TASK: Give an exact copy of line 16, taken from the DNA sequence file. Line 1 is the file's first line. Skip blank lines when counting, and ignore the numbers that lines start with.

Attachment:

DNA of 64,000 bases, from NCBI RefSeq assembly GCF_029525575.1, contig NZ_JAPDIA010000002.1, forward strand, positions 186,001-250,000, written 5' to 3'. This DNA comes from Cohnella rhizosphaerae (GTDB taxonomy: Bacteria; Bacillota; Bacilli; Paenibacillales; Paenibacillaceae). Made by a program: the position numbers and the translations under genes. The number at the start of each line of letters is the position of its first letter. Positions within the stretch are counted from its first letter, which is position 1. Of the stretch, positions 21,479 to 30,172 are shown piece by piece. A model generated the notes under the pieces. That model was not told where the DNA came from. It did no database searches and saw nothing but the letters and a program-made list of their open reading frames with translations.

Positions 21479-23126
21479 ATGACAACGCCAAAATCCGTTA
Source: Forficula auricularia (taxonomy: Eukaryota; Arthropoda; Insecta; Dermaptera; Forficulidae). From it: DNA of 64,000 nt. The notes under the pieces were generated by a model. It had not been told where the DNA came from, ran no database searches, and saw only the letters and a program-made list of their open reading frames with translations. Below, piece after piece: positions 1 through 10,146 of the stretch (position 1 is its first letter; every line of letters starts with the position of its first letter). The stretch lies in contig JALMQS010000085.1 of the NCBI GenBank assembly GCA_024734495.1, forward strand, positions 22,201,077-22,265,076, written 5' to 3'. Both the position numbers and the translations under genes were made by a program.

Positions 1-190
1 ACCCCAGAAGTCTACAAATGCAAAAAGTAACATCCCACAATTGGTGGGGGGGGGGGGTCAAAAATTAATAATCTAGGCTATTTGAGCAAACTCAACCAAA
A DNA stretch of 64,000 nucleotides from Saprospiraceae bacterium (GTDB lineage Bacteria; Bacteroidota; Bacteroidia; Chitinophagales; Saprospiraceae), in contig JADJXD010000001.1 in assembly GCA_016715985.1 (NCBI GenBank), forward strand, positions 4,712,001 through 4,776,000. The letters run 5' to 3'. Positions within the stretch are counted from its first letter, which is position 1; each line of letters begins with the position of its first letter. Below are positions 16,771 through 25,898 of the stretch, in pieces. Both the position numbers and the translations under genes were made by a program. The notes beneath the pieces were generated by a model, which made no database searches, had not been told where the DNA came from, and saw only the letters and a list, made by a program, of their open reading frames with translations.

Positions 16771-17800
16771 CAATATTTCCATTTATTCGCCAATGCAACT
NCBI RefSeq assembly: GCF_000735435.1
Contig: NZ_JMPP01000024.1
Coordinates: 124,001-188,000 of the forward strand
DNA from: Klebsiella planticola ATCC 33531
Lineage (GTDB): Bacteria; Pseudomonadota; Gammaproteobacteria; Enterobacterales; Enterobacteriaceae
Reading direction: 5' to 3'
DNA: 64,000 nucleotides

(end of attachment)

DNA: 64,000 nucleotides